pic of the week 4/14-4/20

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David Moyes meets the Grim Reaper

Poor David Moyes. His Manchester United side — nearly the exact same side that won the title last season by an eleven point gap — have now suffered 10 losses in 22 matches in 2014, have been mathematically eliminated from Champions League contention for next season, and look a broken incompetent side. Worse, the Scotsman was made to suffer a humiliating 0-2 defeat upon Moyes’ return to his former stomping grounds of Goodison Park.

And adding insult to injury, a crafty, potentially clairvoyant Everton supporter might just have served as an early bad omen if the rumors doing the rounds today are to be believed. Either that or the Grim Reaper is actually a Manchester United fan who’s decided enough is enough, and that he needed to take action into his own hands. Unfortunately, we never got to find out, as the Reaper was escorted out of the grounds before he could complete the grizzly deed.

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pic of the week 2/3-2/9

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A pitch invader gets a very Brazilian celebration

Like the increasing trend of students rushing the court in college basketball, invading the pitch is becoming incredibly cliché. It used to be a unique event, but it happens so often anymore it hardly warrants attention. No longer reserved for just the obnoxiously inebriated supporter — though those guys still show up on occasion — we’ve seen pitch invaders ranging from political activists to thrill seeking streakers in recent years. And when it comes to celebrating supporters rushing out en masse, it sure seems like the standard for justifying the rushing the playing surface has diluted tremendously. The television cameras at the stadium have even been instructed to ignore them, so as to not promote more banal tomfoolery.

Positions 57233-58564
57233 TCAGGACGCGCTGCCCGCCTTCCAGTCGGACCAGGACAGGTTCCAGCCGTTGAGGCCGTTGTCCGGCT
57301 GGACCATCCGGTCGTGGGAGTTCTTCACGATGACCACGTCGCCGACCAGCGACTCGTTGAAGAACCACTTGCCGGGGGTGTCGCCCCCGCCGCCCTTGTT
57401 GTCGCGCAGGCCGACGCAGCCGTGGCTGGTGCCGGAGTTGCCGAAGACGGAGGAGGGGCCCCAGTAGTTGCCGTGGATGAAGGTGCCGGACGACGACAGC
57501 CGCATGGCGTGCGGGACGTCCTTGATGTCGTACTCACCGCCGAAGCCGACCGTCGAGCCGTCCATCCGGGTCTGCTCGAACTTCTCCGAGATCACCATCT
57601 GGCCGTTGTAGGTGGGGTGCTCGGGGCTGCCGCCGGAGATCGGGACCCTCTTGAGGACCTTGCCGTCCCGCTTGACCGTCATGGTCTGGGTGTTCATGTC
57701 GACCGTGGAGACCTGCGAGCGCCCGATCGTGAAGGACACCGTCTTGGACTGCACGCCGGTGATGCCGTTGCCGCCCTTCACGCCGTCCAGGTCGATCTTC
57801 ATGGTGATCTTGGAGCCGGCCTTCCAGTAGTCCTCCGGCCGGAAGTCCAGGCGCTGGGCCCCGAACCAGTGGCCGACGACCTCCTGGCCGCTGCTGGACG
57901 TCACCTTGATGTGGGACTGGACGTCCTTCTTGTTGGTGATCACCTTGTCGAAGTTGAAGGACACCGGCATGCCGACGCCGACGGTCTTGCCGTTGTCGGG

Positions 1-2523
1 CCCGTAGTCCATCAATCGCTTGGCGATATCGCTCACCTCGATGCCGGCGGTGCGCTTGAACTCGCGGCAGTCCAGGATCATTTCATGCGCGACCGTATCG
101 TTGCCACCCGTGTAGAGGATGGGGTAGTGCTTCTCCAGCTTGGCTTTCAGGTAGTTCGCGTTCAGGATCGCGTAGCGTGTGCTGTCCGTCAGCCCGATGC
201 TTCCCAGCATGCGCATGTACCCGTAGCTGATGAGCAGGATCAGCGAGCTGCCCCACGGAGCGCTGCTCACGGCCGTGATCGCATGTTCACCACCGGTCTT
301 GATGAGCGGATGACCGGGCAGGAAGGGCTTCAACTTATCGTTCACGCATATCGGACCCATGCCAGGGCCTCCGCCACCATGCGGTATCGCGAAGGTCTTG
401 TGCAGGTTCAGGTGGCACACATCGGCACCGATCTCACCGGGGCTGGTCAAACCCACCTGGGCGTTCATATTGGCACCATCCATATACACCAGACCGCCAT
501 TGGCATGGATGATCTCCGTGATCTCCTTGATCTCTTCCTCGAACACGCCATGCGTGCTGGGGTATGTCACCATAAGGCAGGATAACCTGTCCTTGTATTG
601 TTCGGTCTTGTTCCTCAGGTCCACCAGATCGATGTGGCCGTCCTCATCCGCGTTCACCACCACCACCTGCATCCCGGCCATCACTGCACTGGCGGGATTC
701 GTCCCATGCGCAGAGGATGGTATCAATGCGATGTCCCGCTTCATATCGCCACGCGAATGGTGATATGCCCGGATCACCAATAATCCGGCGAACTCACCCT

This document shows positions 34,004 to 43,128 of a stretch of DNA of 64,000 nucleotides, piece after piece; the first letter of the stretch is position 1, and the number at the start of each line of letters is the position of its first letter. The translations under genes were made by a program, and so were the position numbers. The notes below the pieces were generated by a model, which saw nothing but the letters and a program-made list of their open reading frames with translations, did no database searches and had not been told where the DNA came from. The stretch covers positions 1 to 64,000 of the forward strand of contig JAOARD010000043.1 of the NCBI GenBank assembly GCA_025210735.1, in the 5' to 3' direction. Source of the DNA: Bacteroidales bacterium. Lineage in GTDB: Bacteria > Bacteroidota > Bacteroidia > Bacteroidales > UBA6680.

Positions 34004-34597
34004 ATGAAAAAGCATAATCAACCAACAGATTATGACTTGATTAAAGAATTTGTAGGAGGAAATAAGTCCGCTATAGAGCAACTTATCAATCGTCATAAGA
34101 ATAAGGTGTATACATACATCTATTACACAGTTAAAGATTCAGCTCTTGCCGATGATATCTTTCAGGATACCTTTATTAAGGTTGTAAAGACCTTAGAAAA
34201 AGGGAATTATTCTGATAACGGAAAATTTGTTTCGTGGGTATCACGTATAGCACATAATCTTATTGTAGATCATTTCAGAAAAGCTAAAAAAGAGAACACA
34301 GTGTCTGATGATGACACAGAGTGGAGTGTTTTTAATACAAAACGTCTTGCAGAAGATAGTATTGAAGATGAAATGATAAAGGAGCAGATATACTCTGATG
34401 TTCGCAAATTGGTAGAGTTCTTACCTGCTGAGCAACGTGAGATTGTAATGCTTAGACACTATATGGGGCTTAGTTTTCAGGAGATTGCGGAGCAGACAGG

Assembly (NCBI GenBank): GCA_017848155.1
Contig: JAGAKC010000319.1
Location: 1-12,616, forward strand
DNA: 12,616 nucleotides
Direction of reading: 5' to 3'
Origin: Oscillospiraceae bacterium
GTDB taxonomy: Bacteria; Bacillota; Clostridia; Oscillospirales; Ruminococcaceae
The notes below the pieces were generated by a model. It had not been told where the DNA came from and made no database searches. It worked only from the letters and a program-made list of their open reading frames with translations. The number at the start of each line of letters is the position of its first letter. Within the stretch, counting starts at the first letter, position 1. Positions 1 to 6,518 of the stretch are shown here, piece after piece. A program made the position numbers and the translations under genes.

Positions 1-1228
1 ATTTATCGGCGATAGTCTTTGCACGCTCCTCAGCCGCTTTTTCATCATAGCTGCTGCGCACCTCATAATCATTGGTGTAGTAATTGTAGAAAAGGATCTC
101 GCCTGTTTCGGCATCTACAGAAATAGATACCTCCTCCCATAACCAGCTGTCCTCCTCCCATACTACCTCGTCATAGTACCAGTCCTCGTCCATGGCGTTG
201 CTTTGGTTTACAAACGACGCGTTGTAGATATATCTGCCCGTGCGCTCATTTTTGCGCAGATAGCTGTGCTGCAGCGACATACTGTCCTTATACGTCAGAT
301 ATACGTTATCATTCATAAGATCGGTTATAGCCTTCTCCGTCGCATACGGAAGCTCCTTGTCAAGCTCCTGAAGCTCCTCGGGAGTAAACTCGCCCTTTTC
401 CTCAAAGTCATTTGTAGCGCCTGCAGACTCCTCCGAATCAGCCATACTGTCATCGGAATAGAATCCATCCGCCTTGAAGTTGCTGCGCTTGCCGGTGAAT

But last week, one pitch invader managed to transcend the cliché nature of the action and captured the world’s attention in the process. Seven year old Ayo Dosumu slipped away from his father and down onto the field in the immediate aftermath of the Brazil’s 5-0 dismantling of hosts South Africa. But before security was able to whisk him away, hat-trick hero Neymar scooped up the youngster, carried him over to his teammates who then proceeded to hoist the youngster up on their shoulders. And the world ate it up, despite the fact that little guy totally broke a bunch of rules in the process.

Cuteness counts for something, right? Let’s just hope this doesn’t provoke a rash of pitch invasions this summer with fans from around the world trying to recreate Ayo’s picturesque moment for themselves.

a yank’s take on the y-word debate

the y-word debate has me feeling i didn’t submit the right TPS report.

There’s a famous scene at the beginning of American cult-favorite movie Office Space where character Michael Bolton is stopped at a light while driving to work, rapping boisterously along to the profanity-laden Scarface song booming out of his car stereo. The whitest of white guys, Bolton — played by comedian David Herman — is dropping Scarface’s rhymes authoritatively and generally acting a badass… until he notices a black street vendor walking towards his car. He quickly dims both volume and voice, skipping over the F-bombs and N-word heard whispering through his speakers. Once the man passes by, a relieved Bolton resumes his previous menacing lyrical display as if no one was listening for him to offend again.

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ten words or less #79

yeah, the premier league is back... but so is deuce.

yeah, the premier league is back… but so is deuce.